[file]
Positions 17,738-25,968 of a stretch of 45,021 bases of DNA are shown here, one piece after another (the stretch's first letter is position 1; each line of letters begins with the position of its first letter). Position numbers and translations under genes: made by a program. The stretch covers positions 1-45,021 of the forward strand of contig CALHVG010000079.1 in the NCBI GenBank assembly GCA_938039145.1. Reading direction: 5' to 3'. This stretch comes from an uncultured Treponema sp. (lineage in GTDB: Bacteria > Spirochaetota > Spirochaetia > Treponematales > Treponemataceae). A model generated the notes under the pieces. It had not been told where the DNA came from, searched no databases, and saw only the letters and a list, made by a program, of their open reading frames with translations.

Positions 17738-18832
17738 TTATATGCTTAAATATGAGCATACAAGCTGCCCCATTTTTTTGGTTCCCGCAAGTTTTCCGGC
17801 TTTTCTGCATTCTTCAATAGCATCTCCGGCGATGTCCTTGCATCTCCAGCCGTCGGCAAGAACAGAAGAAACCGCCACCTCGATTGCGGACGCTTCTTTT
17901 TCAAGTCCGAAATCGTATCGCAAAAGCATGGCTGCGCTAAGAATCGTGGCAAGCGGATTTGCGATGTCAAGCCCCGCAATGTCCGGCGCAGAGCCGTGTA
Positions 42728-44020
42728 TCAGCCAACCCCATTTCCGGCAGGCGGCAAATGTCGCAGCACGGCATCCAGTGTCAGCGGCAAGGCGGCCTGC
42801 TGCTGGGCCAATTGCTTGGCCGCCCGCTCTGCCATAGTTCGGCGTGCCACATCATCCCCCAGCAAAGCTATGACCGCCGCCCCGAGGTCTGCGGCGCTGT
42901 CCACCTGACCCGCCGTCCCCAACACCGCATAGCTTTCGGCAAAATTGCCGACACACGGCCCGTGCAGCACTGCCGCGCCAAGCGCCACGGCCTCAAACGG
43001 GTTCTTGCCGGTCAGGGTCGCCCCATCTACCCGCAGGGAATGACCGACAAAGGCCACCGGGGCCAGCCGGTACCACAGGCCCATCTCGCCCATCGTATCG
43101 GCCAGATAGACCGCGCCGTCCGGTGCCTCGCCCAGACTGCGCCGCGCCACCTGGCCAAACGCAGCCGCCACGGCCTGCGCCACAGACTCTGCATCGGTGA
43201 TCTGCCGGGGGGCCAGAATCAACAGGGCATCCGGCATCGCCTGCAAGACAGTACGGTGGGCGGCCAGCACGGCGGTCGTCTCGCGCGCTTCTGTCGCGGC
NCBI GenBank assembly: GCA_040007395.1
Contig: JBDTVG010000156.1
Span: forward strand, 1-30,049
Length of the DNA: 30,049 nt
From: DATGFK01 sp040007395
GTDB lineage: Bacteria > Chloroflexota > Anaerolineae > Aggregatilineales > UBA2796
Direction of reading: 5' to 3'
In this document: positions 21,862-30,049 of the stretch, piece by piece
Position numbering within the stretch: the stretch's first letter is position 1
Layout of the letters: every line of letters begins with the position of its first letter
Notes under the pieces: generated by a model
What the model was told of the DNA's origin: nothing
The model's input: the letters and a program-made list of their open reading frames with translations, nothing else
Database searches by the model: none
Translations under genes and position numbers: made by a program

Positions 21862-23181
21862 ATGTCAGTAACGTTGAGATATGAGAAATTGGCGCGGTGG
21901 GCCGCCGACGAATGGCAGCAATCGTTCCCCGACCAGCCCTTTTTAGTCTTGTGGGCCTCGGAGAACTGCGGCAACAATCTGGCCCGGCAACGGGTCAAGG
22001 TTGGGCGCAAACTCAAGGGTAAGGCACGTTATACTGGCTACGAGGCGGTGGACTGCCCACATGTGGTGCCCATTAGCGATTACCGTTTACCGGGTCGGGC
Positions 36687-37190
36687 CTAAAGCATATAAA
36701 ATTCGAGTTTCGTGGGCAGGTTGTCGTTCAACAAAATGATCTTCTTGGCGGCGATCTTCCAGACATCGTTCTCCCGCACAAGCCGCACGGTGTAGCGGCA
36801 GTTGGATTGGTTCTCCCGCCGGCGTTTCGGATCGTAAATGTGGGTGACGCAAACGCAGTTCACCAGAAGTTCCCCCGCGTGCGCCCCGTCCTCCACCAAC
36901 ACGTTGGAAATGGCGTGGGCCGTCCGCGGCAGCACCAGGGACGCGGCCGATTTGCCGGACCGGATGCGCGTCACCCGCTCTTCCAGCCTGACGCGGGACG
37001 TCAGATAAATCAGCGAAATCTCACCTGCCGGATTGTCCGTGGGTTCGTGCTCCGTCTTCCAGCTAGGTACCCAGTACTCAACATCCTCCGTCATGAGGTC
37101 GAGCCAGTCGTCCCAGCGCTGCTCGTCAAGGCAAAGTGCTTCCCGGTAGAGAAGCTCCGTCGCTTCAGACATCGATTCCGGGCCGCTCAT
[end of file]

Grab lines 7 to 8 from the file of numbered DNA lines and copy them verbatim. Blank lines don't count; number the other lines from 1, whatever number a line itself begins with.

42728 TCAGCCAACCCCATTTCCGGCAGGCGGCAAATGTCGCAGCACGGCATCCAGTGTCAGCGGCAAGGCGGCCTGC
42801 TGCTGGGCCAATTGCTTGGCCGCCCGCTCTGCCATAGTTCGGCGTGCCACATCATCCCCCAGCAAAGCTATGACCGCCGCCCCGAGGTCTGCGGCGCTGT